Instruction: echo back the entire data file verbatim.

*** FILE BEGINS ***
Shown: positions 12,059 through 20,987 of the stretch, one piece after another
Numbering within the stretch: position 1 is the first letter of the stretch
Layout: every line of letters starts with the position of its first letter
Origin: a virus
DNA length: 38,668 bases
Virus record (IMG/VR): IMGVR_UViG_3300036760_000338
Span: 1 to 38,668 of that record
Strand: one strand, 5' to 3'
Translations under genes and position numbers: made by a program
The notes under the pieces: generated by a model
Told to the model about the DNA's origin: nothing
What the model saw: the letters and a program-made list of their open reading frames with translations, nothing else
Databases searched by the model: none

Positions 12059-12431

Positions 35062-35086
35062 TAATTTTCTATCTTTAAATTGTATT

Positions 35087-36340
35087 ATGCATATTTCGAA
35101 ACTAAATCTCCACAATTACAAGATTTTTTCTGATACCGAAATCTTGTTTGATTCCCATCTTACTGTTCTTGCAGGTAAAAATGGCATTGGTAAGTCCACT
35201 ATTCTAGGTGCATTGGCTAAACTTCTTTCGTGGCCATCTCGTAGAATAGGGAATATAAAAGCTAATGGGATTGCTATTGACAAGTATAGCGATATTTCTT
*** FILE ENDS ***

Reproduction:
Shown: positions 12,059 through 20,987 of the stretch, one piece after another
Numbering within the stretch: position 1 is the first letter of the stretch
Layout: every line of letters starts with the position of its first letter
Origin: a virus
DNA length: 38,668 bases
Virus record (IMG/VR): IMGVR_UViG_3300036760_000338
Span: 1 to 38,668 of that record
Strand: one strand, 5' to 3'
Translations under genes and position numbers: made by a program
The notes under the pieces: generated by a model
Told to the model about the DNA's origin: nothing
What the model saw: the letters and a program-made list of their open reading frames with translations, nothing else
Databases searched by the model: none

Positions 12059-12431

Positions 35062-35086
35062 TAATTTTCTATCTTTAAATTGTATT

Positions 35087-36340
35087 ATGCATATTTCGAA
35101 ACTAAATCTCCACAATTACAAGATTTTTTCTGATACCGAAATCTTGTTTGATTCCCATCTTACTGTTCTTGCAGGTAAAAATGGCATTGGTAAGTCCACT
35201 ATTCTAGGTGCATTGGCTAAACTTCTTTCGTGGCCATCTCGTAGAATAGGGAATATAAAAGCTAATGGGATTGCTATTGACAAGTATAGCGATATTTCTT